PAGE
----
|See the turtle?|
When we visit, we often stop first at the little pond beside the front entrance to check out the turtles sunning themselves on lily pads or swimming in the water. Next, we head across the courtyard to the Café for some sustenance (this time we spent about $7 total for two bottles of water, one bottle of Topo Chico, and two Capri Suns) before heading straight for the Luci and Ian Family Garden. There’s a stroller- and wheelchair-friendly route to get there, but the main route involves a few stairs and a long, winding sidewalk path, plus a bridge that the kids like to run and jump along — and of course lots of wildflowers to stop and inspect along the way. You’ll also pass a field with cool, realistic, life-sized metal coyote and rabbit sculptures that my kids love playing with (or, more accurately, on). There’s even a workout station on the far side of the field, with ellipticals, pull-up bars and other ways to burn some calories if you’re in the mood.
|The Luci and Ian Family Garden|
But if you keep following the path, you’ll find yourself in the Family Garden. There are so many cool things about this place — including large family restrooms (whew! necessary after all those refreshments) and a large pavilion that’s shady and breezy (nice for sitting a spell when you get hot) — but the part of the Family Garden that my kids love the most, every time, is the water pump and stream.
The water pump is an old iron one that looks like it should be out on a pioneer farm. You can swing the arm to pump water into these big metal basins, and my kids love using the plastic watering buckets there to transfer water back and forth between the basins, or water the plants nearby, or sprinkle water over the interesting hole-filled rocks and watch it trickle down into the running water of the stream below. There’s a cave and waterfall feature, too. There are even drawings on the cave walls! (Okay, they’re actually cool mosaics.) And once you’re inside the cave, you can stand inside the waterfall and look out.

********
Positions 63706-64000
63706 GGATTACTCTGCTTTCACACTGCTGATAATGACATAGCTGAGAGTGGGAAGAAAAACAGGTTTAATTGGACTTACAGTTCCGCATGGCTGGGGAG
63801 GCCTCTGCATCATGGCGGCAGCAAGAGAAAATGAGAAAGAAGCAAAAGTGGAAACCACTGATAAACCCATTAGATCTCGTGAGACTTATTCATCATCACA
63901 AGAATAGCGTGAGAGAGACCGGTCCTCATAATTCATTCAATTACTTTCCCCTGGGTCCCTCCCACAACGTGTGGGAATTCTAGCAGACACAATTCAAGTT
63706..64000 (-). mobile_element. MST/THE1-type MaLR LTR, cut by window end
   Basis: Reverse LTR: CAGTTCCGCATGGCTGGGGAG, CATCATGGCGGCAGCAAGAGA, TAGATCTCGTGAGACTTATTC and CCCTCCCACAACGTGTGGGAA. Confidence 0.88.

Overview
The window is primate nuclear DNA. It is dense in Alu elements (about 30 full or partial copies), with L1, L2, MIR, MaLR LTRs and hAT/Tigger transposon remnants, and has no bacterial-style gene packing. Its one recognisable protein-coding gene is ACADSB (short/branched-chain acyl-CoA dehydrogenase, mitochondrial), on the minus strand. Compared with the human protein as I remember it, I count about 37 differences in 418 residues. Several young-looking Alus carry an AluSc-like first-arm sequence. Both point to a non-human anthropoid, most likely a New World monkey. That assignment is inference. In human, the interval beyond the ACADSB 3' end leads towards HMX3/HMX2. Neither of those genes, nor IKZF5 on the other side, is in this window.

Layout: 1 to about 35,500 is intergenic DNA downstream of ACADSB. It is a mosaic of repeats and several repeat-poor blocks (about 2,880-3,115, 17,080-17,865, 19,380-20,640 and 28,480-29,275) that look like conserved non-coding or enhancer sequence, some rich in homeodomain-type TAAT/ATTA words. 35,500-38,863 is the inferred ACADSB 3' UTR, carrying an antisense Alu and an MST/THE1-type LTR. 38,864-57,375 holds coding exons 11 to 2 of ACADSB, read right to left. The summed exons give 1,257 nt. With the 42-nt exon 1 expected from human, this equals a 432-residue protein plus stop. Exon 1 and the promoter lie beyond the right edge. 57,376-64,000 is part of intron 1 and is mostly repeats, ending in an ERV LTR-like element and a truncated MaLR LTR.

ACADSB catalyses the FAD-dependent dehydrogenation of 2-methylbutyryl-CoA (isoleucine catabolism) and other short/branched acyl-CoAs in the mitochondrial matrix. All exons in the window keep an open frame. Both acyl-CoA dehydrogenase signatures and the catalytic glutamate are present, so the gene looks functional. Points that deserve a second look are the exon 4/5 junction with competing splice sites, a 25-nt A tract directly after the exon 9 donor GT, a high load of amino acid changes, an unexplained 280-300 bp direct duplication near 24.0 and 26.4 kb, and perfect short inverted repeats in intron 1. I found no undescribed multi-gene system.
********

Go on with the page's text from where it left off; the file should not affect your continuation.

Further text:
|The water pump — their favorite thing|
There’s also a shrubbery maze to walk through, which has metal butterfly benches to sit on (these make for great photo ops, but be careful — they get pretty hot in the sun), and giant birds’ nests for kids to check out, and tree stumps for climbing, and a whole lot more.
Another Wildflower Center favorite of ours is the cylindrical Observation Tower. Situated near the Cafe, it’s got a series of steps that lead up first to a landing and then all the way up to the very top of the tower. At the top, you can see for miles around, as well as much of the Wildflower Center gardens and acreage.
|Zeph rides a
The Wildflower Center has several upcoming summer events, including Nature Nights — starting June 7, 2018, every Thursday evening from 6 – 9 PM, you can visit the Wildflower Center for “fun explorations of plants, animals and the ecology of Central Texas.” (Visits to the Center during the day of each Nature Night are also FREE! Kids can enjoy interactive presentations, hikes, and nature crafting at Nature Nights, and children 12 and under receive a free gift from the Gift Store.
- $10 for adults (age 18+)
- $8 for students with a
college ID and seniors age 65+
- $4 for kids ages 5–17
- FREE for children under
Hours: 9 AM – 5 PM daily, open until 8PM on Tuesday
|Pearl finds the butterfly chair a bit hot|
|Looking out through waterfall from inside the cave|
|Have Capri Sun, will travel (to the family garden!)|
|Zephyr loves the water pump!|
|Pearl rides a coyote!|
About the author: Catherine Avril Morris is a romance novelist, freelance writer, mom and wife living in southwest Austin, Texas. Check her out on the Web at www.CatherineAvrilMorris.com.